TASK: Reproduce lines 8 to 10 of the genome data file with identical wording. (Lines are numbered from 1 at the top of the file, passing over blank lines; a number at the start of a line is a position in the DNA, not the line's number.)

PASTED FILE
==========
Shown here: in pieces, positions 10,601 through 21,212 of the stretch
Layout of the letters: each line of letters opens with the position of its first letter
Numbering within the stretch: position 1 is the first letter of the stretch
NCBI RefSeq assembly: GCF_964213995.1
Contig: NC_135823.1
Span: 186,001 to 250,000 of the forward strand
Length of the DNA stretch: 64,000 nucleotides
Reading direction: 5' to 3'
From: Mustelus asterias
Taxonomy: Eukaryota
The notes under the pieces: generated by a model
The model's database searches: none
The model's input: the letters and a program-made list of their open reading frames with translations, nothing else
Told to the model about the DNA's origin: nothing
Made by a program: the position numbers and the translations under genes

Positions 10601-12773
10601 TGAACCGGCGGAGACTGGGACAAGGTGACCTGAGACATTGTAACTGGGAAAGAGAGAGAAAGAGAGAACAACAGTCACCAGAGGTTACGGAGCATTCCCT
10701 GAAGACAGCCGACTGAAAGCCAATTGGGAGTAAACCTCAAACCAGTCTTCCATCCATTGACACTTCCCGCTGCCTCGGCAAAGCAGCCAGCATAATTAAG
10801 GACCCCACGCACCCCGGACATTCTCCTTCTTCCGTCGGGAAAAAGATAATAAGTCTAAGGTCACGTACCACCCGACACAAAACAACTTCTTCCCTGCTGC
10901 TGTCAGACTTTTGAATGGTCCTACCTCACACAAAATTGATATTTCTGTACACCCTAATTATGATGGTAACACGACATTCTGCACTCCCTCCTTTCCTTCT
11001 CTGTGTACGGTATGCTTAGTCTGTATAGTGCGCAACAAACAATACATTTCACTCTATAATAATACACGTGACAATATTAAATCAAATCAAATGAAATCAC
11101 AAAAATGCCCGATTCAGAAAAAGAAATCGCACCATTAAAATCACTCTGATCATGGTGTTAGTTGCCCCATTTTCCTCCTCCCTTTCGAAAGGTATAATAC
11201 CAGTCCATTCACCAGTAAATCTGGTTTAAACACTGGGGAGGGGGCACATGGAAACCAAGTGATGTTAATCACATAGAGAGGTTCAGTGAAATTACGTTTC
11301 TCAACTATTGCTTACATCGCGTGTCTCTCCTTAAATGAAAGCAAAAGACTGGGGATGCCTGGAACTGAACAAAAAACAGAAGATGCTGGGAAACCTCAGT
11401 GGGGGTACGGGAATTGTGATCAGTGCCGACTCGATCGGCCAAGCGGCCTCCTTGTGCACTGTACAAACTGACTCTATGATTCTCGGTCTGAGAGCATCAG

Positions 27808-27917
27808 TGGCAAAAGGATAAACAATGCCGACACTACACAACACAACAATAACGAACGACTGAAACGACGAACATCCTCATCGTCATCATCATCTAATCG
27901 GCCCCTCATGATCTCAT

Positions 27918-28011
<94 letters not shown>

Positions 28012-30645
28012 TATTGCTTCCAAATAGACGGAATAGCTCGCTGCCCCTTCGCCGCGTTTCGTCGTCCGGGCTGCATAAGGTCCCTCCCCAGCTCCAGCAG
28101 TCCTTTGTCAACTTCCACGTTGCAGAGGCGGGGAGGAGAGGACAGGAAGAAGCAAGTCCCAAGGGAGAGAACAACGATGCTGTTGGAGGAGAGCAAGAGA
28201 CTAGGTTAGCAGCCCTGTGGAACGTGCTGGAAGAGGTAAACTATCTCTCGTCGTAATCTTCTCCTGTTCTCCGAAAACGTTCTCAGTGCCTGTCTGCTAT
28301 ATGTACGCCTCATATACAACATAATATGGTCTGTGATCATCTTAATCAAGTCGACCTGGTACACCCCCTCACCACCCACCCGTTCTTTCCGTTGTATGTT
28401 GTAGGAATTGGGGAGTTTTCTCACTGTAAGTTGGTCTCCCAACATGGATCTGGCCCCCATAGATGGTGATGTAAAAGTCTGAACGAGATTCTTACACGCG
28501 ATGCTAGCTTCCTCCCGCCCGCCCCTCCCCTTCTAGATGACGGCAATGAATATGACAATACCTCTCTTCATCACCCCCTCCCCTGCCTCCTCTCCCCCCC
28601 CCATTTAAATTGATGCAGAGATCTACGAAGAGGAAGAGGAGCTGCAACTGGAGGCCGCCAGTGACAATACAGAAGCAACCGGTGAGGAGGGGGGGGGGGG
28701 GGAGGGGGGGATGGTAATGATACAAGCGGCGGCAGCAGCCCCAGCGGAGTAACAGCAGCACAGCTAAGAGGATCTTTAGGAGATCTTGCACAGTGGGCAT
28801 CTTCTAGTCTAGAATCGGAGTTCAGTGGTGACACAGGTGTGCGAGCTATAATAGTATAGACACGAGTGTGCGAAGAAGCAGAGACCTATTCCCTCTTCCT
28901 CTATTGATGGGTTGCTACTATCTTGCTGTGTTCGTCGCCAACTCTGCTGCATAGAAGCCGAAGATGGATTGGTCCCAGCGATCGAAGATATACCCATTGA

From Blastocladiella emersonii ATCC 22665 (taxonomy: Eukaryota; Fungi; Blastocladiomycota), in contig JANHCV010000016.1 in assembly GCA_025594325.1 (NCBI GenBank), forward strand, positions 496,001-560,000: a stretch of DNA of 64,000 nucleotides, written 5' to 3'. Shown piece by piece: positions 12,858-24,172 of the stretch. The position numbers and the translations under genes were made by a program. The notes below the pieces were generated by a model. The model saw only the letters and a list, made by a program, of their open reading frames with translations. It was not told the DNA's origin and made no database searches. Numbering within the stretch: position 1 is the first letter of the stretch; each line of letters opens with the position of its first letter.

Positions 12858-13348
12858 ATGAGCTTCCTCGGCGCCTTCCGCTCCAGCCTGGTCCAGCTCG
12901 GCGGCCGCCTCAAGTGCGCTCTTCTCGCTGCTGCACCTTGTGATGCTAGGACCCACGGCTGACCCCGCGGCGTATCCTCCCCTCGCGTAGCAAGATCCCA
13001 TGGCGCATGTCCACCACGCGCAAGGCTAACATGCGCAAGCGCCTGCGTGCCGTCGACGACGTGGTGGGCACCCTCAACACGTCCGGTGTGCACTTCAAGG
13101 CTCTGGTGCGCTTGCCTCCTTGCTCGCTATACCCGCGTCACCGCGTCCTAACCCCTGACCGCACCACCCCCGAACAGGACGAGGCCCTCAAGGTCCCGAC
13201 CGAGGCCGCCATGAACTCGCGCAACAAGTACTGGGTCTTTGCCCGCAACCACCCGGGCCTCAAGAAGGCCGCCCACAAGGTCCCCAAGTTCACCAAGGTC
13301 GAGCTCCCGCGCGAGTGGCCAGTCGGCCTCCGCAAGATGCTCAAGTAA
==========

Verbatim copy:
Reading direction: 5' to 3'
From: Mustelus asterias
Taxonomy: Eukaryota